Emerging mobility services like bikeshare, carshare, on-demand transit, and transportation network companies provide more transportation options for customers to choose how to get where they want to go.
Partner to reinforce transit’s strengths
- Emerging mobility services allow for greater transportation efficiency by creating opportunities for more flexible planning by public agencies. If agencies can reduce the cost of providing equivalent or better service in inefficient transit markets, they can reallocate savings to improve service elsewhere.
- Emerging mobility and other third-party data providers hold robust and valuable data that can be used to improve agency planning efforts. Agencies should identify their needs and seek access to these data accordingly, which will in many cases result in stronger reporting requirements.
- Emerging mobility services have not yet transformed public transportation. They will not replace high-quality, fixed-route transit as the most efficient means of moving people along dense urban corridors, and focusing on emerging mobility services is not a substitute for designing walkable, mixed-use neighborhoods or engaging in pedestrian- and transit-oriented planning.
Leverage agency-controlled assets
- The public sector controls valuable assets, like parking spaces and street right-of-way, that can be used to negotiate for contracted services, access to data, or equitable geographic coverage, for example.
- Agencies can subsidize customer trips using emerging mobility providers in order to achieve desired transportation outcomes, such as increased average vehicle occupancy or increased first- or last-mile transit transfers.
Plan for a streamlined user experience
- Agencies who provide high quality open data, especially real-time transit data, and use open data and technology standards will enable more rapid innovation toward streamlined customer trip-planning and payment systems.
- Integrated fare payment system implementation is a valuable leverage point for agencies working with emerging mobility providers.
Be open to new ways of providing useful transit
- Agencies need to proactively start to break down barriers to collaboration with emerging mobility providers––barriers like restrictive procurement processes, work rules, or agency traditions––by creating clear pathways to working together.
- There is a substantial gap between current practice and the anticipated potential for on-demand transit and transportation network companies to serve paratransit trips and other markets that are particularly expensive to serve using fixed-route transit. Public agencies can close this gap by starting with targeted pilot programs with emerging mobility providers.
- As new and existing providers continue to test different business models and growth strategies, public agencies must also experiment and share lessons learned with one another and with emerging mobility providers.
3 Reasons Why Uber Won't Kill Transit
Whether they’re Lyft or Uber, electric or driverless, cars hog space. Technology and venture capital can’t change the geometric fact that 40 people in cars take up more space than 40 people on transit. It’s an unassailable matter of geometry. Transit will always be the most space efficient way of moving people. Research in American cities found that while 10 foot bus or rail dedicated transitway can move 10,000 - 25,000 persons per hour, private vehicles like Uber can only move 600-1,600 per hour in the same space. That’s only 7% of what transit can do.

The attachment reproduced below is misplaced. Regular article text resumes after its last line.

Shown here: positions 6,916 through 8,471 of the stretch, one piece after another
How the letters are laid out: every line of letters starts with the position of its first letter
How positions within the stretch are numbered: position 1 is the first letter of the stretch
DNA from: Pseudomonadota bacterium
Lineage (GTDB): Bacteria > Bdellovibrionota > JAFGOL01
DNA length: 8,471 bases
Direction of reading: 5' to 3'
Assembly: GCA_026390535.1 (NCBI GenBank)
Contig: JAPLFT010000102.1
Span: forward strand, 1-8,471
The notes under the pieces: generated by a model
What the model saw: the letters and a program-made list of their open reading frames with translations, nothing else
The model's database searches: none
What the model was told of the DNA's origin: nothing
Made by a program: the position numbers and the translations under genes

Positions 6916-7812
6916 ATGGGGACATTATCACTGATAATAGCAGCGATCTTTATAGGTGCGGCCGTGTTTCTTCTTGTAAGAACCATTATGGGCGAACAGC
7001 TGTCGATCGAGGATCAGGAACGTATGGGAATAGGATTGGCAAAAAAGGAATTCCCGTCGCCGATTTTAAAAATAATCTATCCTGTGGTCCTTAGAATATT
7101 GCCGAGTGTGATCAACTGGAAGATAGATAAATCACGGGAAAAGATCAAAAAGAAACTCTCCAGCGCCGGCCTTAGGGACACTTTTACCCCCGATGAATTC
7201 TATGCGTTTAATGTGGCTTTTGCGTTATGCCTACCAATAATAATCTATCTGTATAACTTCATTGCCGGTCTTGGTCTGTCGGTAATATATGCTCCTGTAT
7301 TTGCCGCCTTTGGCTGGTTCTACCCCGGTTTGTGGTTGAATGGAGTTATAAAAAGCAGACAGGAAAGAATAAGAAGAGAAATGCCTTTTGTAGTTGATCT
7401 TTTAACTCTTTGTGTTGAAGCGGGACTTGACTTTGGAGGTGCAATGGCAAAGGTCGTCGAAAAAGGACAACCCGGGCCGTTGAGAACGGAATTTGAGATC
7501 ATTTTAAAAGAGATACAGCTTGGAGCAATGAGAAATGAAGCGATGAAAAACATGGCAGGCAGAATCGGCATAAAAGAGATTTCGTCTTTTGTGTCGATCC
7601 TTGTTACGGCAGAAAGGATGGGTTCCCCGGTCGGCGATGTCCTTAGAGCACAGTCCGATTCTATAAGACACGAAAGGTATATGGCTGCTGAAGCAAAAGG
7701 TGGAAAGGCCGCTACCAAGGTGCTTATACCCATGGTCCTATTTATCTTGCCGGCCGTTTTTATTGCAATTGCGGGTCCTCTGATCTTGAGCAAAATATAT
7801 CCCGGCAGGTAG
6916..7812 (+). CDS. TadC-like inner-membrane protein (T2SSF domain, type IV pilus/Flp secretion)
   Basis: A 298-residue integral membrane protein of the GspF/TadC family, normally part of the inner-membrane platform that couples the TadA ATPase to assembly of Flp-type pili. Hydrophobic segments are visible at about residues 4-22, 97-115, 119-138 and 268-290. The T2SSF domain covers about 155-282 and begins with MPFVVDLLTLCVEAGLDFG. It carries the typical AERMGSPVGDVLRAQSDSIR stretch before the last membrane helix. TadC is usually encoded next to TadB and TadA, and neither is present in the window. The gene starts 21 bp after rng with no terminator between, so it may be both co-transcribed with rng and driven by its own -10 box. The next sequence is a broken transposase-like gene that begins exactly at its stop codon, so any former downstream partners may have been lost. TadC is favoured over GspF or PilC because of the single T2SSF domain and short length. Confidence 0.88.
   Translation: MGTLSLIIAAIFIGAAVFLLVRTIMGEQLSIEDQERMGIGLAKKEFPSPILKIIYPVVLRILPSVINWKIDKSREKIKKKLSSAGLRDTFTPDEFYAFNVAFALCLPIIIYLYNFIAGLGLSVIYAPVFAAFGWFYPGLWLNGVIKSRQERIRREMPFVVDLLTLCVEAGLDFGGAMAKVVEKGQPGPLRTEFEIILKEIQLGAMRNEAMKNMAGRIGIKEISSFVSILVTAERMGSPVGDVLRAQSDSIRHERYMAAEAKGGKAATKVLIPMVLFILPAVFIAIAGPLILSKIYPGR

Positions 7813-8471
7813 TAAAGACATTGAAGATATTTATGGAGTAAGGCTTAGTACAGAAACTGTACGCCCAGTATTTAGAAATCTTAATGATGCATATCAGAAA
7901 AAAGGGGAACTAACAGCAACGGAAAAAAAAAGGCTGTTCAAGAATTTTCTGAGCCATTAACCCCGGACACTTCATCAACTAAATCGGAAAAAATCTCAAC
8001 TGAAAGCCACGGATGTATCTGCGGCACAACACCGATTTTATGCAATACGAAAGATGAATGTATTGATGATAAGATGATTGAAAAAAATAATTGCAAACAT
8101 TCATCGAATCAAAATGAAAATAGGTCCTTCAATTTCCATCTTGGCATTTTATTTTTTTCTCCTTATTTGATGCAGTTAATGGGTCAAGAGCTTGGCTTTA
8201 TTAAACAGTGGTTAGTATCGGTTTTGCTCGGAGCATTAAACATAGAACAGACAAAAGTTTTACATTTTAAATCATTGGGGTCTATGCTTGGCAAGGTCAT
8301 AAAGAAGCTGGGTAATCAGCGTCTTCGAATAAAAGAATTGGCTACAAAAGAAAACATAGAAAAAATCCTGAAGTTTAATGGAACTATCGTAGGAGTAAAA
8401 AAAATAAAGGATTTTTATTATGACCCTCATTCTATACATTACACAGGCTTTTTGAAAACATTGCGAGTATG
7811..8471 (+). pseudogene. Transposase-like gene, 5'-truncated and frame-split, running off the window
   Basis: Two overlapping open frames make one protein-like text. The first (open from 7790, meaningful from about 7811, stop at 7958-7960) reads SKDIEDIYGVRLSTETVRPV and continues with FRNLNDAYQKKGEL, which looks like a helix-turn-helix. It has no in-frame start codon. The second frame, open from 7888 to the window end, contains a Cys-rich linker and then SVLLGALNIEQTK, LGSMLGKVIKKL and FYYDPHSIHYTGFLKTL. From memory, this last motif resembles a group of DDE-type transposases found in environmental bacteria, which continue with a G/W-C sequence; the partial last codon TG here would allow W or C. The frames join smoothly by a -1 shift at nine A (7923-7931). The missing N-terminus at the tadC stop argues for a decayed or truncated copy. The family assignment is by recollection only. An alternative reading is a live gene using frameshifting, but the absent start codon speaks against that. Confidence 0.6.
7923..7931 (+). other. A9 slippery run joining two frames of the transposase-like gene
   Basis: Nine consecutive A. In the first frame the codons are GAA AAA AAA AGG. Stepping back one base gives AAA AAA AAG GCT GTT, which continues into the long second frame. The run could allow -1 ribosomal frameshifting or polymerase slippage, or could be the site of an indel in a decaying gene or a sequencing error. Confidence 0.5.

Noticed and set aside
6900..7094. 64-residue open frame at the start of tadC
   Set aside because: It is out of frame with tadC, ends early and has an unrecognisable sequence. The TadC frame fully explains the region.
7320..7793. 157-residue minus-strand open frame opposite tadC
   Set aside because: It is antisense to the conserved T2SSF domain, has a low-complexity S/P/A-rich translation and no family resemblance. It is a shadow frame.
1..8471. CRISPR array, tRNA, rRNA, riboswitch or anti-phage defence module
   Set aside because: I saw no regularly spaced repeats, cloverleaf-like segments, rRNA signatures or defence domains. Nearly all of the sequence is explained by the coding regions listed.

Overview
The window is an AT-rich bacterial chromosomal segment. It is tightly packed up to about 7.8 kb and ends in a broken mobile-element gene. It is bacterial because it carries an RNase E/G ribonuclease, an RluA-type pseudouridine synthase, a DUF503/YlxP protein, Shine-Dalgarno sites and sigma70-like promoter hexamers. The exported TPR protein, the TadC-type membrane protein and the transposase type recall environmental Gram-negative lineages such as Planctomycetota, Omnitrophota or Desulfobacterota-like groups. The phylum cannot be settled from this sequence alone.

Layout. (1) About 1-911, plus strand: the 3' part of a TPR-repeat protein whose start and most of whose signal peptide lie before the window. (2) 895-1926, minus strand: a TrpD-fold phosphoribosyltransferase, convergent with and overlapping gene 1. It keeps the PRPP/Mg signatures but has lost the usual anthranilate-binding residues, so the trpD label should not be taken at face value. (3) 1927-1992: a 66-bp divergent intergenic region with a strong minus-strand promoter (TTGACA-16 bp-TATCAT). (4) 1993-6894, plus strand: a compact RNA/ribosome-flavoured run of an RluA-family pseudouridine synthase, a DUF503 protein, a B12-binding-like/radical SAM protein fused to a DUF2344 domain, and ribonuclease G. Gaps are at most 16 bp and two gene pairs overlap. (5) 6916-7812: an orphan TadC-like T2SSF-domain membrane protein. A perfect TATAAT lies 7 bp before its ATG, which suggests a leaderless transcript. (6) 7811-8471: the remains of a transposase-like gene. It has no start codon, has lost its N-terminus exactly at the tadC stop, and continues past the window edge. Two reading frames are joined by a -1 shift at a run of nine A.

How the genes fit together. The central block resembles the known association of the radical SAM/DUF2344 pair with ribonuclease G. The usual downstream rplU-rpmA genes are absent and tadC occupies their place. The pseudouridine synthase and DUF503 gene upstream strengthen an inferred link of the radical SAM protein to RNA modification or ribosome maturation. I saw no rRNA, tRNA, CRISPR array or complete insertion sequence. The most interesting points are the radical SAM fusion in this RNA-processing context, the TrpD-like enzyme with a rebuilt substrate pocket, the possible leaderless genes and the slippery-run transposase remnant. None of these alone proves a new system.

Instead of consigning city streets to nothing but space for moving vehicles, transit provides us with opportunities to create wider sidewalks, cafes, bike lanes and parklets--in short, with the type of benefits compelling more and more Americans to seek to live in dense cities and towns.
Complaints about transit will usually include a riff on “empty” buses. A bus that carries ten riders per service hour is generally qualified as poor performing. But in comparison, Uber and Lyft max out at six riders per hour. For an Uber or Lyft driver to serve ten people per hour, it would mean the driver is picking up a new passenger every six minutes, physically impossible in American cities.
In major cities, Uber is busiest at night when transit service runs less frequently. Transit is busiest and most effective at moving people during peak commute hours. Surveys of Lyft and Uber users find the most popular time to call a driver is at 2 am and that few use it for commuting.
- Curbed, September 8 2016, “How cities can work with Uber and Lyft to create bigger, better transportation networks”
- amNY, September 8 2016, “TransitCenter: NYC should work with Uber, Lyft, other private companies“
- Fast Company, September 8 2016, “How Uber and Lyft can fill transit gaps in cities“
- Austin Business Journal, September 8, 2016, “Austin studying how ridesharing could help public transit gain traction“
- Next City, September 8, 2016, “Uber, Bike-Share and More Are Factors in Tomorrow’s Transit Agency“
- WIRED, September 8, 2016, “3 tips for a hot, sexy, long-lasting relationship with a private mobility company“
- Streetsblog USA, September 9, 2016, “No, Uber’s Not Going to Replace Buses, But It Can Complement Them“
- Slate, September 12, 2016, “Is Uber Killing the Public Bus, or Helping It?“